libraries improve the front end

PCLpatio.gif There’s a nice article in yesterday’s NY Times on how some university libraries are rethinking how they arrange their space – moving, or redistributing print collections to make way for an “electronic information commons.” It’s not about abandoning the books, or relegating them to a lesser status. It’s more about re-positioning them as a sort of physical database. If a library is a big computer, than the database exists toward the back end. These days, digging through the stacks, even if it results in a paper return, is generally done digitally. That’s the front end, or the interface, and this is what smart libraries are seeking to improve. Research and scholarly production may be going digital, but the social, conversational space of the university, and in turn, the library, is still vital. The strategy for the libraries, then, is to restructure and expand that space as a compelling social software environment – one that is both physical and virtual. Sounds good in theory, but I’m not sure that’s how these facilities will actually be used. Turning libraries into a hi-tech rec center might be sacrificing more than it saves.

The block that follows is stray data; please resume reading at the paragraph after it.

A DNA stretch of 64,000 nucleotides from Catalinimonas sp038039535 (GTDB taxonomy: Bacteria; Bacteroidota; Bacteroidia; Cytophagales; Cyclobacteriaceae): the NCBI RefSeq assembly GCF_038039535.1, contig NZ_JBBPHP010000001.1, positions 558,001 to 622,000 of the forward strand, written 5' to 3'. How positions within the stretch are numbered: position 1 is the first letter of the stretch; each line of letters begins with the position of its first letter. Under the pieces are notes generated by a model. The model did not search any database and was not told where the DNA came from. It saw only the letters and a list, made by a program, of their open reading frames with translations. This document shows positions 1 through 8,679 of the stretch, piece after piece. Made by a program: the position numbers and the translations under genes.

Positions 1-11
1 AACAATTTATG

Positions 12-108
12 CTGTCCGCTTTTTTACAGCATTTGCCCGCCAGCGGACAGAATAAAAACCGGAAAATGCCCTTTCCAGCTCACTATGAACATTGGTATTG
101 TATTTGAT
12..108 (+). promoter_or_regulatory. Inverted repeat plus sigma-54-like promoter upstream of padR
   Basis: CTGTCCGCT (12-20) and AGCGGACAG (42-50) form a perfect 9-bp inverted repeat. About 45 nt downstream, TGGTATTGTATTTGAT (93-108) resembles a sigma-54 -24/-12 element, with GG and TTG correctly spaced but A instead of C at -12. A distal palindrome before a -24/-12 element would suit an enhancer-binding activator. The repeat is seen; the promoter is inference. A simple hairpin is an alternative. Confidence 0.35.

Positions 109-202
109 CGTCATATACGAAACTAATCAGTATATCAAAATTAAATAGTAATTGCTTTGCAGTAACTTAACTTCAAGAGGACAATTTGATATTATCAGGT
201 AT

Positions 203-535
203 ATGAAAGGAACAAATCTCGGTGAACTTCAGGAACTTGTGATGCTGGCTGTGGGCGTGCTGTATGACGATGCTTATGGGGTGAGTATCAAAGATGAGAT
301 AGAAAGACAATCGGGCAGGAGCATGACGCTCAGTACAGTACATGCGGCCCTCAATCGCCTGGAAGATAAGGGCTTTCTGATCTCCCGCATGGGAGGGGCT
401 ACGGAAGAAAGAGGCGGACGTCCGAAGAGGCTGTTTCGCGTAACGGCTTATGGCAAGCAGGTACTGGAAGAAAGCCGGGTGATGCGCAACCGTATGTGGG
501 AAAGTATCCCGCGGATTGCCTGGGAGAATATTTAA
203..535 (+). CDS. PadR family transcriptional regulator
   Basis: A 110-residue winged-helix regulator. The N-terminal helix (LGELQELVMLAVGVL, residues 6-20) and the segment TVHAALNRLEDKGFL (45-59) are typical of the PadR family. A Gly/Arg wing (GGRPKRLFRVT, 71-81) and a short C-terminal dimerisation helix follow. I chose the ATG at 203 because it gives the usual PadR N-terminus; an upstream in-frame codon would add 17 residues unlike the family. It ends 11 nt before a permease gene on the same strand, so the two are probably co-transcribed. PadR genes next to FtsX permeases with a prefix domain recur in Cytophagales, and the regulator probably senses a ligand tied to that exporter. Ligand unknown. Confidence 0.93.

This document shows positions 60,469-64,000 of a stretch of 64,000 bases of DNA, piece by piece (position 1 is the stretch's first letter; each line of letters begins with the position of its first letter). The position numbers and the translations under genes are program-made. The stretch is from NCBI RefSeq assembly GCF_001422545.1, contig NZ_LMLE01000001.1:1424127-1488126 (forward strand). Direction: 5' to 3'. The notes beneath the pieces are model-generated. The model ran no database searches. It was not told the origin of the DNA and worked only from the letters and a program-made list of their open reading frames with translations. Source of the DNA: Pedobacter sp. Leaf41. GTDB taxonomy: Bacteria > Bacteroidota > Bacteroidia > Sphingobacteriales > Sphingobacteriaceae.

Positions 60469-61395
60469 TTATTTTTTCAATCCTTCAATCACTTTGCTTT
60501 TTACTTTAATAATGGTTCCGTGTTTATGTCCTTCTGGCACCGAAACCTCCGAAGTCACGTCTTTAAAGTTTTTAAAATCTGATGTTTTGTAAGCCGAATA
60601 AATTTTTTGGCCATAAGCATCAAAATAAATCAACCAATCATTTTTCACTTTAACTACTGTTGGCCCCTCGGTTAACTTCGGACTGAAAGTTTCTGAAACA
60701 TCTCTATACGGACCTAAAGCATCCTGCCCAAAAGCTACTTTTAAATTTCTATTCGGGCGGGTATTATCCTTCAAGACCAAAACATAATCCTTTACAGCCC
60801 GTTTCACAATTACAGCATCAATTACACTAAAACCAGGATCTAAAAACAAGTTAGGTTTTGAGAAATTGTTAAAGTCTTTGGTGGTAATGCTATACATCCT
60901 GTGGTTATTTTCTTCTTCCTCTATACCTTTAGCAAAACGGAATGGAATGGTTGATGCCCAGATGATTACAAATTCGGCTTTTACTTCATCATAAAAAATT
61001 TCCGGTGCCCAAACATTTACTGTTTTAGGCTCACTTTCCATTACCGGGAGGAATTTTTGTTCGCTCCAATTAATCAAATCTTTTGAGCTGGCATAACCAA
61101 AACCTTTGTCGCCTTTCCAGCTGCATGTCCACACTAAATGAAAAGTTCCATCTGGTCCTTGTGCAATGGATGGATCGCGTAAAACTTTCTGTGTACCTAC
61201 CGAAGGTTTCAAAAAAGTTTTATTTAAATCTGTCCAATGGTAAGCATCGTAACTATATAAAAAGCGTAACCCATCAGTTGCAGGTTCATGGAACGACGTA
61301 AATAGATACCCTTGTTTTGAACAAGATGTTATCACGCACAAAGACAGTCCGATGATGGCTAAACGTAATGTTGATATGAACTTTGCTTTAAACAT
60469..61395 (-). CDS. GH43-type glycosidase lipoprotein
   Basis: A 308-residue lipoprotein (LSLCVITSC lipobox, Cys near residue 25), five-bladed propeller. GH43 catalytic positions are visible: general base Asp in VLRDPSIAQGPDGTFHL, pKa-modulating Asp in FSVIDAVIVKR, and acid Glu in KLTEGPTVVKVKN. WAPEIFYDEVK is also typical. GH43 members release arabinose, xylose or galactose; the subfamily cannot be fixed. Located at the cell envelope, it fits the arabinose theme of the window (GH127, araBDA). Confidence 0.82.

The article focuses on reorganization efforts at the University of Texas at Austin. Press release here concerning the transformation of the Flawn Academic Center (likely a more durable link than the Times story).
(image: Perry-Castañeda Library at UT Austin)